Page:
While Mary McLoughlin gazed at the apparition, Mary Byrne ran to tell her family. Soon, a crowd gathered and everyone who stayed saw the apparition. They stood in the pouring rain for up to two hours, reciting the rosary.
They reported that, even though the wind was blowing from the south, the ground around the figures remained completely dry during the apparition; yet, they noticed that the ground at the gable was very wet. The vision lasted for about three hours, then faded, and was gone.
One of the witnesses, Bridget Trench, said: “I went in immediately to kiss the feet of the Blessed Virgin; but I felt nothing in the embrace but the wall, and I wondered why I could not feel the figures which I had so plainly and so distinctly seen.”
For whatever reason, Father Cavanaugh, the parish priest, did not come out to see the apparition; his absence was a disappointment to the villagers. The following day a group of them went to see the priest. He accepted their report as genuine and he dutifully reported the events to the diocesan bishop of Tuam.
The Church then set up a commission to interview a number of the people who claimed to witness the apparition. Among the original witnesses was Patrick Hill, who described the scene: “The figures were fully rounded, as if they had a body and life. They did not speak but, as we drew near, they retreated a little towards the wall.”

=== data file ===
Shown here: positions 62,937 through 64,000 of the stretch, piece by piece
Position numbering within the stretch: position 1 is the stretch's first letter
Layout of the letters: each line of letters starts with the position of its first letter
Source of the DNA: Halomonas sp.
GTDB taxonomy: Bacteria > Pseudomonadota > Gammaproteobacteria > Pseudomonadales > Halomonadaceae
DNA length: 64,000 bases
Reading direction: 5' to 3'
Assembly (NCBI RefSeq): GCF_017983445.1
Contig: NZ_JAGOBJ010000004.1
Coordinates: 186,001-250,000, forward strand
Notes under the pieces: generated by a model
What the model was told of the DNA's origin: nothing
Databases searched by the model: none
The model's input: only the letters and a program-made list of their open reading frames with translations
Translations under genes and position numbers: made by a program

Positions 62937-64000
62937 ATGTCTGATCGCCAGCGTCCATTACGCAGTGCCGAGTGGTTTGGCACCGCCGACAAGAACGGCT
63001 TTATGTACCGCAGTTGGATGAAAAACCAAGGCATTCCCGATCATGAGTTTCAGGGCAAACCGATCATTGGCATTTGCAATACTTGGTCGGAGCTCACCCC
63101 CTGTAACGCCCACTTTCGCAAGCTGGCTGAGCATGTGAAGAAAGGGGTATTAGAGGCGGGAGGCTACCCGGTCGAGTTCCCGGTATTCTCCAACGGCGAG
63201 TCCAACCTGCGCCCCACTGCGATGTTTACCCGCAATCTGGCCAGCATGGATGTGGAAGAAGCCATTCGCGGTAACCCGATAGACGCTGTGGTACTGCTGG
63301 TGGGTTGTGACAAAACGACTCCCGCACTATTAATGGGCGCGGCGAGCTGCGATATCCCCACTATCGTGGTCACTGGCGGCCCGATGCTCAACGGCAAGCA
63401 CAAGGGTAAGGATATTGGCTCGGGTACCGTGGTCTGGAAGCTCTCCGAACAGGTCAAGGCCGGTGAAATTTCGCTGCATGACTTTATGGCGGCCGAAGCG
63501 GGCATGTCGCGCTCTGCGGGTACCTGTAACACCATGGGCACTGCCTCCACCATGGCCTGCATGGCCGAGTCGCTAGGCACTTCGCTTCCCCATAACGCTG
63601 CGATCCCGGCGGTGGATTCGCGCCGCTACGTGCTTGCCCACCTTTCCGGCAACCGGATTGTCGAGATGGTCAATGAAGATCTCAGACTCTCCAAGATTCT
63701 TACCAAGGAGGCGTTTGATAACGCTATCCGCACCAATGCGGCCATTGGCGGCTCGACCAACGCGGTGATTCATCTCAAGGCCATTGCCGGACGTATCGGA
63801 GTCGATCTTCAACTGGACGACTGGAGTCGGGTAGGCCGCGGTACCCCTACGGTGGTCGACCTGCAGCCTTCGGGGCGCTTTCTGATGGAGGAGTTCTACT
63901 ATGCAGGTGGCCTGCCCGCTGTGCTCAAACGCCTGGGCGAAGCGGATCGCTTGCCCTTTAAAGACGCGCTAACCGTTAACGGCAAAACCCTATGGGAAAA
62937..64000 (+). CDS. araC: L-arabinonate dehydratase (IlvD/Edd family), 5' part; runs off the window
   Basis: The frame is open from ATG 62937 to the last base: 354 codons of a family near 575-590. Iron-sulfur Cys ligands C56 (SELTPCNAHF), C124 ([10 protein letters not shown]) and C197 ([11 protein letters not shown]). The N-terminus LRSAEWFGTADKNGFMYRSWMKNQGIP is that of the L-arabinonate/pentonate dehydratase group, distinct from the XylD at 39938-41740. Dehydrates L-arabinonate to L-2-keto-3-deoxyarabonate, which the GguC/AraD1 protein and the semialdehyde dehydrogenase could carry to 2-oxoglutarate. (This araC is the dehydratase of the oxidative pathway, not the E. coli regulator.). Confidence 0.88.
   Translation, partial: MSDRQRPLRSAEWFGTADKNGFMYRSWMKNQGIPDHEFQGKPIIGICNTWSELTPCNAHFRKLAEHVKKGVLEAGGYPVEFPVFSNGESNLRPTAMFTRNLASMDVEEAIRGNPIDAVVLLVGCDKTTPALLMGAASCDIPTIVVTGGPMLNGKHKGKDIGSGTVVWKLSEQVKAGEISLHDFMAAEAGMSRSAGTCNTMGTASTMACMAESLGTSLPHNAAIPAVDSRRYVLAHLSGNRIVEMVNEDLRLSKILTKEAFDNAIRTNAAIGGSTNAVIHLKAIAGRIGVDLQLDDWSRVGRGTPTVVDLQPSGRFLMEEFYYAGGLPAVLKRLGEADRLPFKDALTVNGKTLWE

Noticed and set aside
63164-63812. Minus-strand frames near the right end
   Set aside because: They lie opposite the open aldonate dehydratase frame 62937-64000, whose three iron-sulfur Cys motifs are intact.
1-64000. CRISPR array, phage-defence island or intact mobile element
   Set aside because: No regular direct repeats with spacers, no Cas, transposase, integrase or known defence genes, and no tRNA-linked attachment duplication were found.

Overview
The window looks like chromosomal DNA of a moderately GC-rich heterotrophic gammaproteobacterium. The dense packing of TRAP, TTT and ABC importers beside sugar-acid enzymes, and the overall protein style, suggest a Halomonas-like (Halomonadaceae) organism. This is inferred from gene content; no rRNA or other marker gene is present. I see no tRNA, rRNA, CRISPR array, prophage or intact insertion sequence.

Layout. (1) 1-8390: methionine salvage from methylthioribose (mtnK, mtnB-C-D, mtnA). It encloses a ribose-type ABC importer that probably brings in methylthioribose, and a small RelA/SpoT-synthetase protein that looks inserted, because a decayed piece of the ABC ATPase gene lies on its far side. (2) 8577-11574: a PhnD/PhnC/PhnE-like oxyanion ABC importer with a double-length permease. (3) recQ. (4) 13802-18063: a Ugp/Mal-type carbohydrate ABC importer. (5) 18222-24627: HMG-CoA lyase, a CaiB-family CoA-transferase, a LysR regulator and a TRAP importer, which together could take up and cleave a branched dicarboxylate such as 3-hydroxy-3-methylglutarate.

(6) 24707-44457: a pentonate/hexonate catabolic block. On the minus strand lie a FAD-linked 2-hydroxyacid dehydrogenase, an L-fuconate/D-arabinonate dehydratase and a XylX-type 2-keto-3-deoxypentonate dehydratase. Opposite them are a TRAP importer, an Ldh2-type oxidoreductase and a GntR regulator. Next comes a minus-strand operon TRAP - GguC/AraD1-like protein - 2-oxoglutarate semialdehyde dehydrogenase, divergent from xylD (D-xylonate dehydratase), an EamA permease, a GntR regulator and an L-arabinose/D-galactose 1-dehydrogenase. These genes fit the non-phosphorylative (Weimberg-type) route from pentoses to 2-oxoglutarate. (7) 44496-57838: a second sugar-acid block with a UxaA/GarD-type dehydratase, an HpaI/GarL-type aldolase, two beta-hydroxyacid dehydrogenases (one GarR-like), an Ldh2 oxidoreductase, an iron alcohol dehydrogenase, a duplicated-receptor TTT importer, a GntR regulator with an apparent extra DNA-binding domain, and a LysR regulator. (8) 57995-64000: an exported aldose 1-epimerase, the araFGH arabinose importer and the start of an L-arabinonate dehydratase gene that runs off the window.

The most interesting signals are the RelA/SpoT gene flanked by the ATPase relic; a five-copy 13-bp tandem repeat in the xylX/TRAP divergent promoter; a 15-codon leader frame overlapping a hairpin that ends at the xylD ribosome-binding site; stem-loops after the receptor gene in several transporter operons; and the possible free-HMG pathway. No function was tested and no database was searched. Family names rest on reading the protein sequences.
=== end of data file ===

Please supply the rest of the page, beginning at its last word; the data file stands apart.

Patrick reported that he got close enough to make out the words in the book held by the figure of St. John. Others out in the fields, some distance away, saw the strange light around the church. Two years later, Archbishop John Joseph Lynch, of Toronto, made a visit to the parish and claimed he had been healed by the Virgin of Knock.
In due course many of the witnesses died. Mary Byrne married, raised six children, and lived her entire life in Knock. In 1936, shortly before her death at age 86, she was interviewed again. Her account did not vary from the first report she gave in 1879.
She declared: “I am going before my God. I saw the Blessed Virgin, St. Joseph and St, John. I can see it as plain as can be.” Even though the Church approved the apparition as being quite probable by 1971, it has never been formally acknowledged by the Church.
The village of Knock was transformed by the thousands who came to commemorate the vision; they also came to ask for healing for themselves and for others. The local church was too small to accommodate the crowds and, in 1976, a new church, Our Lady, Queen of Ireland, was erected; it holds over two thousand people.
In 1979, on the centenary of the apparition, the personal pilgrimage of Saint John Paul II gave Our Lady of Knock the indelible seal of the Vatican’s approval. This inspired an even greater devotion to the shrine.
Then, in June, 1993, Mother Teresa of Calcutta visited the shrine. Each year, approximately one and a half million pilgrims visit the shrine to pay their respects to the Blessed Virgin.